Rabbi Dudel of Lelov: Childbirth and Cholent

Rabbi Dovid Shlomo Tzvi Biderman of Lelov (Lelów) also known as Rebbe Dudel, was the fourth Rebbe of the Lelov dynasty. He was born to his father Rabbi Elazar Mendel Biderman and his mother, Matel Faigeh, who was the granddaughter of the Seer of Lublin. From his father’s side, he was also a grandson of The Holy Yid. He made aliyah to Israel at the age of 6. He married Miriam, who was the great-granddaughter of Rebbe Pinchas Halevi Horowitz, author of the Sefer Hafla’ah. Influenced by the Karlin chassidim in Jerusalem, Rebbe Dudel journeyed to the “Beis Aharon” of Karlin. When he returned to Israel, he opened a synagogue for Karlin chassidim. After his father’s passing, Rebbe Dudel refused to become a Rebbe, and it was only after his uncle also passed away that he agreed to lead the chassidim. Rebbe Dudel was responsible for the money distributed by the Kollel Poland for the Jews living in the Land of Israel, and was even jailed because of the Kollel’s debt. He was the head of the yeshivah Chayei Olam in Jerusalem and was admired by all the residents of the city – both Jews and non-Jews. He passed away on the fifth of Elul, 1918 and was laid to rest on the Mount of Olives. His son, Rebbe Shimon Nosson Nuta, succeeded him.

The Ana Beko’ach Spiritual Remedy

Once a chassid whose wife was in the throes of a difficult childbirth (first birth) came to Rebbe Dudel of Lelov to ask for a blessing for a successful birth. Rebbe Dudel told him that he should say the “Ana Beko’ach” prayer seven times – not too fast and not too slow. The chassid entered the room where his wife was giving birth and did exactly as the holy rabbi had instructed him. When he reached the last two words of the prayer, “He Who knows concealed things” (יוֹדֵעַ תַּעֲלוּמוֹת), he already heard the cries of his new baby daughter.

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The initials of the Ana Beko’ach prayer spell a Kabbalistic holy Name, known as the Name of 42 Letters. 42 is the value of the word “mother” (אִמָּא). It is a segulah (a spiritual remedy) for bringing about a state of, “the mother of children is joyous.”[1] When the Israelites encircled Jericho seven times in order to conquer it, they blew the shofars and recited the Ana Beko’ach prayer. (Until this very day, chassidim and devout people have the custom to encircle places that need to be “conquered” while reciting the Ana Beko’ach prayer – particularly with a melody that repeats each word of the prayer seven times).  Just as the Name of 42 Letters has the power to open Jericho, which is considered the lock of the Land of Israel, so it has the power to open the womb (the womb is described in the Song of Songs as, “a locked garden… a locked spring, a sealed fountain”[2]) when the time has come for the baby to be born.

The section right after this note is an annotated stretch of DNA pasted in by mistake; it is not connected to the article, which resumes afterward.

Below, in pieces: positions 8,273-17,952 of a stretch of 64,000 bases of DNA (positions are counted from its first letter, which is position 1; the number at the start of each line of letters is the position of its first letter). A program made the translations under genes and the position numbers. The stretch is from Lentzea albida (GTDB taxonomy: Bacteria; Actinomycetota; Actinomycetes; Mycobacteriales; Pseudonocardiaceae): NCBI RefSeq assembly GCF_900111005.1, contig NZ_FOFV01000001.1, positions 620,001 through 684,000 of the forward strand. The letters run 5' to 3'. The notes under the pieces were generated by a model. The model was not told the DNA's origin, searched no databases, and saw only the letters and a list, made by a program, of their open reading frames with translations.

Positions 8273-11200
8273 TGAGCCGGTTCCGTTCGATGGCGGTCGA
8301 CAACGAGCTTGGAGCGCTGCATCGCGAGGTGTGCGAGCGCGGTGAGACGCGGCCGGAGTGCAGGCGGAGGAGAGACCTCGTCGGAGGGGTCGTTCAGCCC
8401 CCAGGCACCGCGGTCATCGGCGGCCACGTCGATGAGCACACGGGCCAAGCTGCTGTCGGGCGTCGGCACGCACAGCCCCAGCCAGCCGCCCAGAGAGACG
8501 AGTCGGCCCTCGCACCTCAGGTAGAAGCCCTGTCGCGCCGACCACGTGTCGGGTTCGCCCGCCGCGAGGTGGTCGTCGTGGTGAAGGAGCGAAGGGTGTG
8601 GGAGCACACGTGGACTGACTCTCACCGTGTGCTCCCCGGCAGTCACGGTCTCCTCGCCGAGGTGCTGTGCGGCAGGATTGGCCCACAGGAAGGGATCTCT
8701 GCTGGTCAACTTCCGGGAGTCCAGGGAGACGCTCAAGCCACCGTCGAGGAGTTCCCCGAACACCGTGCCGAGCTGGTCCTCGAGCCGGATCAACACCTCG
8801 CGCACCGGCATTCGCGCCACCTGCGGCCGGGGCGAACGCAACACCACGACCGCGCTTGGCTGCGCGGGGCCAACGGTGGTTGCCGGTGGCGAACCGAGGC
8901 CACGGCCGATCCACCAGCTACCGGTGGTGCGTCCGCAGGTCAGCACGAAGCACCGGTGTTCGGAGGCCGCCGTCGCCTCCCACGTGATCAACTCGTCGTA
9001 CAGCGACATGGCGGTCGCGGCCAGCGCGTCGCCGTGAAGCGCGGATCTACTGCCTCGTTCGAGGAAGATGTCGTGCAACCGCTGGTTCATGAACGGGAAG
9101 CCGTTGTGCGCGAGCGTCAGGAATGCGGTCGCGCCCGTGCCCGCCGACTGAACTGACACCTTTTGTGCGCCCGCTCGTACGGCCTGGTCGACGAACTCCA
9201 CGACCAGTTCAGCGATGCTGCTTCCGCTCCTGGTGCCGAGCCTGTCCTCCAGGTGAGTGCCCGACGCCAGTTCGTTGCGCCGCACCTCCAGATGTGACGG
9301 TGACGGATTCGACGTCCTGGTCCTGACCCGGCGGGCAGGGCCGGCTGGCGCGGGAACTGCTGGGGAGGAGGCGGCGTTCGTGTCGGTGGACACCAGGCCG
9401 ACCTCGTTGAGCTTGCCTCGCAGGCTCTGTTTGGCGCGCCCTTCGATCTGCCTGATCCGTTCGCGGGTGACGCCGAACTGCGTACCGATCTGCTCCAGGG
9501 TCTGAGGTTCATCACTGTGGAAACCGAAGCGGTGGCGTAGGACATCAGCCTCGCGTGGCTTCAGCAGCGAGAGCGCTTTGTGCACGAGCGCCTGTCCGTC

Rebbe Dudel instructed his chassid not to recite the prayer too quickly or too slowly. This is the middle road, which is accepted and finds favor in the eyes of God and man. (The Alter Rebbe of Chabad also instructed his followers to do the same when leading communal prayers—not too quickly, not too slowly). This was also the prayer of Channah, when she asked for, “offspring of men.”[3] The sages explain that she meant that they should be neither too tall nor too short; neither too small nor too fat; neither too white nor too red; neither too smart nor too stupid.[4]

Honoring Shabbat Food

Once Rebbe Dudel spent Shabbat with his chassidim in Meron. A pot of cholent was brought in. The Rebbe said to bring it to him and he ate the entire pot by himself. Afterward, he explained that the fire had gone out from under the pot and the contents of the pot had spoiled. “When they opened the pot, everybody held their nose,” he said, “and I could not stand to see how they were shaming the Shabbat food. So I ate it.”

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Shabbat is the day that Divinity dwells openly even in the physical world and is present in the food prepared for the holy day. Rebbe Dudel’s sensitivity toward the Shabbat food is the attribute of the Academy of Hillel, who were careful to honor brides. In a discussion in the Talmud, the Academy of Hillel maintains that even if the bride is crippled or blind, she should still be praised as being, “attractive and righteous.” Rebbe Dudel was willing to go to great lengths (and if the reader has ever smelled a pot of spoiled cholent, he understands what resolve it takes to eat a pot of it) to maintain the honor of the bride, the holy Shabbat.

Photo by Uwe Conrad on Unsplash

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[1] Psalms 113:9.

[2] Song of Songs 4;13.

[3] 1 Samuel 1:11.

[4] Berachot 31b.

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